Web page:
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From tantrums to Torah: Living a whole-istic Jewish life

Rabbi Roy Feldman, spiritual leader of Congregation Beth Abraham-Jacob in Albany, with his 20-month-old daughter Charlotte reading a child’s book of Jewish holidays.

Every morning, 20-month-old Charlotte Feldman sings a song from the siddur. She knew the Hebrew word “nun” before “no.” And when she hears a Hebrew blessing, she may not know what it means, but she’s heard the cadence enough to know when to say “amen.”

It’s because her parents, Rabbi Roy Feldman, spiritual leader of Congregation Beth Abraham-Jacob in Albany and Rachel Minkin, a former kindergarten teacher, have made Jewish learning a daily part of their daughter’s life. “It’s not an extra,” they said. “It’s introducing basic Jewish values and building an ethical behavior from a young age. We are teaching her how to be a mensch.”

Based on rabbinic and personal experiences, the couple shared their insights into managing toddler behavior, enacting discipline, and setting the stage for a life based on Torah.

Consistence And Community
Children like rules because then they know what to expect. As a teacher, Rachel began each school year explaining class rules, creating a community in which children looked out for each other, and setting expectations that carried throughout the year.

Being part of a community also applies to the home and synagogue, Rabbi Feldman said. “We need to make learning fun for children, we need to make it sweet.” He cited the ever-present “candy man” in synagogues, explaining that because children equate Torah with candy, “they want to see the ark opened and kiss the Torah when it goes by. It helps lay the foundations for Judaism from a very young age.”

Know Your Child And Their Triggers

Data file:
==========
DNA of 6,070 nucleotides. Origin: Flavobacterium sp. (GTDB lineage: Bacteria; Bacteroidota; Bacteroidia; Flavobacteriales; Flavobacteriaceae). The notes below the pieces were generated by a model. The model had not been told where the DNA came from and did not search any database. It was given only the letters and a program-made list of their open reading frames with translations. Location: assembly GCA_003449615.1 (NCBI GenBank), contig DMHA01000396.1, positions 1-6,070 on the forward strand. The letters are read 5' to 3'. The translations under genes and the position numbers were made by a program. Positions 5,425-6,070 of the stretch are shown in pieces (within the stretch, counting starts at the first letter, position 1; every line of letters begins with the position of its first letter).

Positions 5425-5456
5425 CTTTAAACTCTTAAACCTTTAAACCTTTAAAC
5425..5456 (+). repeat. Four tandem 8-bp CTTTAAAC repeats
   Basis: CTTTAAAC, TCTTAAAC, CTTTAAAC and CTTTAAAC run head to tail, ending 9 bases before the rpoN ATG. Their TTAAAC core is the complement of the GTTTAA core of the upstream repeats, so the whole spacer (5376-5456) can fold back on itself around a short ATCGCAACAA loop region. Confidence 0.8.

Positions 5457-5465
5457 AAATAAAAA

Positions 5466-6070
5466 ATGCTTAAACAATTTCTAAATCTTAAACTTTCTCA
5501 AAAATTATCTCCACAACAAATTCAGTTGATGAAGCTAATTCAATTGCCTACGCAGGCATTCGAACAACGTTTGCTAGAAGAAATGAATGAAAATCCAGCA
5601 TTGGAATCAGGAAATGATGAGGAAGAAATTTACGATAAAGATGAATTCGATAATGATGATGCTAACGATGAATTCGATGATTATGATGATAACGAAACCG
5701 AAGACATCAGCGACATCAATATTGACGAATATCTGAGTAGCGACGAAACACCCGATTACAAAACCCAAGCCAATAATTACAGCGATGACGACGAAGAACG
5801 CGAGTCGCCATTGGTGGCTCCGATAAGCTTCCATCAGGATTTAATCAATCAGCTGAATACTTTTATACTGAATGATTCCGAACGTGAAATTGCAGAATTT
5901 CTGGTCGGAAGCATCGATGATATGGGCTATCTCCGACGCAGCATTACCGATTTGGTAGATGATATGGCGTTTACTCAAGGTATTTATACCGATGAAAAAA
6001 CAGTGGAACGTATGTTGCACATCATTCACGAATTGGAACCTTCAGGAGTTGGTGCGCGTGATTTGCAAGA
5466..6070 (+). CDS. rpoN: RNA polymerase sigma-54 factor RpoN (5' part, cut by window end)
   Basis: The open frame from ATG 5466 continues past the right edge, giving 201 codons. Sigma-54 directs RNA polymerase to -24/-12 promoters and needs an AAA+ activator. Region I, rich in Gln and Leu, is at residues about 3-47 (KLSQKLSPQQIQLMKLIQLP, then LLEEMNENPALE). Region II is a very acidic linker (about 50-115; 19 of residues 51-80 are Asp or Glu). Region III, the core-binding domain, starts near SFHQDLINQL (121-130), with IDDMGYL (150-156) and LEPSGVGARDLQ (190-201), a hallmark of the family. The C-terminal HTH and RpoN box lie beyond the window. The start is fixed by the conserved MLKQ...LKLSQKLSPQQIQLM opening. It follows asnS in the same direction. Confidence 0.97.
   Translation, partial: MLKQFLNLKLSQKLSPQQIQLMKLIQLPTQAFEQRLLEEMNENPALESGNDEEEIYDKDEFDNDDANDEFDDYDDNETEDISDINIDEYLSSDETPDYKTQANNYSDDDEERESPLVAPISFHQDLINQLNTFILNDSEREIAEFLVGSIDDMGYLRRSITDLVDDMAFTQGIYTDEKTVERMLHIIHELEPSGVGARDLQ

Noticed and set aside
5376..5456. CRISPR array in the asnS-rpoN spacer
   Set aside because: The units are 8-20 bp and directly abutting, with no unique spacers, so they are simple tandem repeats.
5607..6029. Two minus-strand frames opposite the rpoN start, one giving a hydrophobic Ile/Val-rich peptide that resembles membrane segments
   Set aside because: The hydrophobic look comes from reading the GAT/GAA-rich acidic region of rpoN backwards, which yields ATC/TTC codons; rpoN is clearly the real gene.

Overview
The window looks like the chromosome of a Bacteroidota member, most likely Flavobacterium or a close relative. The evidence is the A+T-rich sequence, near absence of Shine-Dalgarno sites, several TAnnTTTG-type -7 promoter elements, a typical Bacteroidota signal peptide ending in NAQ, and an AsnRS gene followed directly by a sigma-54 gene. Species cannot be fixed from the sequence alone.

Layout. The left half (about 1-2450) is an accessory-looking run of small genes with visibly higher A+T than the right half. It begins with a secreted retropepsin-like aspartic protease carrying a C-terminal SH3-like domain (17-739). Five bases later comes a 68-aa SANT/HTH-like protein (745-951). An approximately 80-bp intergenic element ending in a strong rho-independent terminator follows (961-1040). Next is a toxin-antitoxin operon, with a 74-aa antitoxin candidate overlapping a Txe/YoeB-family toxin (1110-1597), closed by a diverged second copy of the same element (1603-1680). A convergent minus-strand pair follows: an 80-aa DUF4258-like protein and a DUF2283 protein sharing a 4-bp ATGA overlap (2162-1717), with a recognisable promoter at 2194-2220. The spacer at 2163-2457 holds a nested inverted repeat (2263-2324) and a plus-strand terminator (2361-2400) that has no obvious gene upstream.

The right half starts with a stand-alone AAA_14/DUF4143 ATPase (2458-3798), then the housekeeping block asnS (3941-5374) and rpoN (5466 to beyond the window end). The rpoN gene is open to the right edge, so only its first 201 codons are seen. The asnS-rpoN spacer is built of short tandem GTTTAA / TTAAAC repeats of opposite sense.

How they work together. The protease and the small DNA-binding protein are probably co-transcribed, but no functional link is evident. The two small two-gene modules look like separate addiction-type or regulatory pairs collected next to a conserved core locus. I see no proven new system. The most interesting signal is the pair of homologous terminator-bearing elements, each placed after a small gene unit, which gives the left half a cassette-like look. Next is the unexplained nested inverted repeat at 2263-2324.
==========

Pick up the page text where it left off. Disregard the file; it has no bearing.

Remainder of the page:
If your child has a meltdown when hungry or at naptime, don’t plan an outing for that time. And if you must, give the child a snack first and bring a favorite toy as a distraction. “When we take Charlotte out, we always take a stuffed animal or doll. If we tell her to calm down, she may not listen,” Rachel noted. “But if the doll tells her in a silly voice, she will.”

Keep a tantrum log: Are they at the same time each day? When the child is hungry or over stimulated? If a tantrum occurs because the child is exhausted, for example, no amount of reasoning will talk that tantrum away. “The best thing is to remove the child from the situation,” Rachel said, to which the rabbi added “and never underestimate the power of a hug.”

If a tantrum occurs when a child is trying to “get” something, Rachel acknowledged that in the short term it may be easier to give in, “but long term, you’re teaching the child if they scream long enough, they will get what they want. Not a good idea.”

Find The Good
As parents, “we need to adhere to the wisdom of King Solomon who said, ‘educate the child according to his own path,’ and invest in that relationship to find out what makes the child tick,” Rachel said. She admitted it’s easy to become frustrated with a child who demands love and attention. “By practicing ‘ahava,’ that loving is giving, the more that you give to a person, the more that you will love them.”

Set Your Child Up For Success
Keep track of —and acknowledge — when a child is being good, especially when that child is more often reprimanded. “Better for them to know what is right than constantly being told when they are misbehaving,” Rachel advised.  Additionally, she said children want to do well, and if they don’t, it’s often because they are missing a skill to succeed. “As parents, it’s our job to help the child find that missing skill,” she said.

Train a child in the way he should go —Proverbs 22:6
While a teacher is an advocate for a parent, it’s the parent’s obligation, and in fact is considered a mitzvah, for a parent to educate their child, Rabbi Feldman said. “The most important thing a parent can do is spend time with their child. Children learn through immersion and modeling. Sing the Sabbath songs. Dip apples in honey at Rosh Hashanah. Hold the shofar and let them hear the different blasts. Have them hold the lulav and etrog on Sukkot, and spin the dreidle at Chanukah. Maimonides said we should introduce —and children will understand — ideas as they are age appropriate.”

This too shall pass
At the end of a frustrating day, it helps to remember that “this too shall pass,” both admitted. “At some point, your child will not want to sleep in your bed. Tantrums will not last forever. And ‘little kids, little problems’ will become ‘big kids, big problems.’ But if you’ve shown your child that he/she is an important part of your life, if Judaism is part of a ‘whole-istic’ education, you’ve set the stage for lifelong learning to come.”



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